Colombia

Top dog of the Colombian bomb squad retires with full honors

Colombia retires bomb-sniffing dog with full honors

Kalet, a chocolate Lab, retired from Colombia’s police force Friday in a ceremony replete with honor guard and speeches. His nose was so good, he was among the elite: sniffing bags at the presidency and congress.
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Kalet, a chocolate Lab, retired from Colombia’s police force Friday in a ceremony replete with honor guard and speeches. His nose was so good, he was among the elite: sniffing bags at the presidency and congress.

Kalet’s nose was so good he got to sniff with some of the elite: protecting the presidential palace and congress from bomb-toting visitors.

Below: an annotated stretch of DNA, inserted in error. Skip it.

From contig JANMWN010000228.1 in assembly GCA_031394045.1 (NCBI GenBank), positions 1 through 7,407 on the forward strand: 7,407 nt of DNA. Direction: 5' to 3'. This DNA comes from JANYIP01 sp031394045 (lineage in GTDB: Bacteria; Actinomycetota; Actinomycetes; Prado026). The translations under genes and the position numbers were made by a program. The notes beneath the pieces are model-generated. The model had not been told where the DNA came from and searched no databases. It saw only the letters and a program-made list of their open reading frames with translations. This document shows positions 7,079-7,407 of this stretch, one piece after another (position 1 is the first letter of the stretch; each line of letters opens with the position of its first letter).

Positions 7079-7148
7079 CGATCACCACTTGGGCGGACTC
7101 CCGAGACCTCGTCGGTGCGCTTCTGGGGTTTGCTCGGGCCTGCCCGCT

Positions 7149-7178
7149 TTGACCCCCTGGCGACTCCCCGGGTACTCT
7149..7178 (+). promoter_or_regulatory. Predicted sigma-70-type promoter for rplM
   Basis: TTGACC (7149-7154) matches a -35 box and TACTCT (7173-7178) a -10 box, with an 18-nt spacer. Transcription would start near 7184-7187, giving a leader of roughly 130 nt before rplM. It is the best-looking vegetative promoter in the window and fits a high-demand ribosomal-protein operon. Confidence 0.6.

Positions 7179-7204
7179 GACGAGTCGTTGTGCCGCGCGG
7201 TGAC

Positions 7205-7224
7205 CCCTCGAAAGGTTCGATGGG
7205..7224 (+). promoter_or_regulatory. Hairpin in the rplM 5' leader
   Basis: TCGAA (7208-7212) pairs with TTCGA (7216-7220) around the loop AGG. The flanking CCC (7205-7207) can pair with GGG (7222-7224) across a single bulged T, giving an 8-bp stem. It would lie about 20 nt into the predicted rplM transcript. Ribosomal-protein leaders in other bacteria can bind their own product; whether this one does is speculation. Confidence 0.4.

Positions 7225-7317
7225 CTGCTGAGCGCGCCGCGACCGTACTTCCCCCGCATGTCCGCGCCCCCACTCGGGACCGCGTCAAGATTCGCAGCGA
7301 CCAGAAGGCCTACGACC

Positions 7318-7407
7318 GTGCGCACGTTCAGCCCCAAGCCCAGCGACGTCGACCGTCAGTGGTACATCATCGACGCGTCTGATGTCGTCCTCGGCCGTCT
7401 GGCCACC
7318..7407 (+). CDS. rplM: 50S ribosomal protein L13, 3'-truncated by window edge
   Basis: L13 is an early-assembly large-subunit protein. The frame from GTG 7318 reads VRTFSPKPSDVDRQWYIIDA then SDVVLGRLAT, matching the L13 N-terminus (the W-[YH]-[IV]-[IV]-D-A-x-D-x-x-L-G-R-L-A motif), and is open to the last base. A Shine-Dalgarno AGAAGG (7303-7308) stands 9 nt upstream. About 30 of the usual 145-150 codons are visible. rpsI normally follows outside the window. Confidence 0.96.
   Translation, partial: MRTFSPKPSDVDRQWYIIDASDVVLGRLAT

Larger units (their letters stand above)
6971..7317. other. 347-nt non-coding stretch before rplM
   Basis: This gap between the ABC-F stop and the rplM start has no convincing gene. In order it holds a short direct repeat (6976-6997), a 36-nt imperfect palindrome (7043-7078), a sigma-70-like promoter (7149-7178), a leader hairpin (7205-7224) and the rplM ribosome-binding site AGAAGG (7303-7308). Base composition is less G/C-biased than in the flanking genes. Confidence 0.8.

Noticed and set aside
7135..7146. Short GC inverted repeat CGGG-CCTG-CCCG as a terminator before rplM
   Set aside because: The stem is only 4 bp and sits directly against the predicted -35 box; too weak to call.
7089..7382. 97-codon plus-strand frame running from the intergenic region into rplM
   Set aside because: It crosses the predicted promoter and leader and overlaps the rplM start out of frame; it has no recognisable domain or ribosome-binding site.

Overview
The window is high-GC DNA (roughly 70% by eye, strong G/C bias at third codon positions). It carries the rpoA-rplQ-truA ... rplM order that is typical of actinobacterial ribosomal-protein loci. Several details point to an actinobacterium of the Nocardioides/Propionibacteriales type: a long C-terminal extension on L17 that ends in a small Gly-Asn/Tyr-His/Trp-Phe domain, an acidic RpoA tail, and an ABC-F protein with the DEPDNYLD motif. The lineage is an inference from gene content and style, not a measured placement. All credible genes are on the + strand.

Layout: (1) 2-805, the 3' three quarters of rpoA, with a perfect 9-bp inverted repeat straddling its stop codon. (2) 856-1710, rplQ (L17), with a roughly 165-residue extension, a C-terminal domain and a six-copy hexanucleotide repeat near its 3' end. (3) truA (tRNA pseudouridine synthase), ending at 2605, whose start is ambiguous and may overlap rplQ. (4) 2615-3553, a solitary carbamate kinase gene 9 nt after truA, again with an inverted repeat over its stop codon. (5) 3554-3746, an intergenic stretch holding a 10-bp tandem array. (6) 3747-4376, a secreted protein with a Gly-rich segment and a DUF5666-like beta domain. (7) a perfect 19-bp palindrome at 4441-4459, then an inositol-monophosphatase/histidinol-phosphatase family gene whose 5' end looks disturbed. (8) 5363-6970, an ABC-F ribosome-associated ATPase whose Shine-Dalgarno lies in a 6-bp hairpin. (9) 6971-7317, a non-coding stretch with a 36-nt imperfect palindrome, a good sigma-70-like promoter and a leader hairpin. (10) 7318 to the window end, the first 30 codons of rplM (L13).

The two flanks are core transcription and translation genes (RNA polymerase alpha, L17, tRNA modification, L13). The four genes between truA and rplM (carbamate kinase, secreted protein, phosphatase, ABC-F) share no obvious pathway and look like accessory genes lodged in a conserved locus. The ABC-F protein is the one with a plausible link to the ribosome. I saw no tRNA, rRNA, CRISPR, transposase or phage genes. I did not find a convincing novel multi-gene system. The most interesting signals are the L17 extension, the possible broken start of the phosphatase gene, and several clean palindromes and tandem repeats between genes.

On Friday, the chocolate Lab and police bomb-sniffing dog inspected his last bag as he was honored in a retirement ceremony that would be the envy of any policeman.

“We have mixed feelings about this,” said Police Gen. Julio González. “We’re happy because he’s retiring with a pension after a job well done, and we’re sad because another colleague is leaving us.”

The police said Kalet’s “pension” will involve whiling away his days on a “geriatric farm” on the outskirts of Bogotá.

The police said they adopted the dog in 2008 from a family who called him Odín. But they quickly realized he had “talent” and was put into a year-long training course. His name was changed in honor of Colombian singer Kaleth Morales.

During Colombia’s half-century conflict, police and army canine units have been widely used and have saved hundreds of lives. González said the police alone have about 3,200 trained dogs.

Asked about the pomp of the retirement ceremony — which included an honor guard and speeches — González said it was only fitting.

“These are our workmates,” he said. “And they deserve this recognition.”

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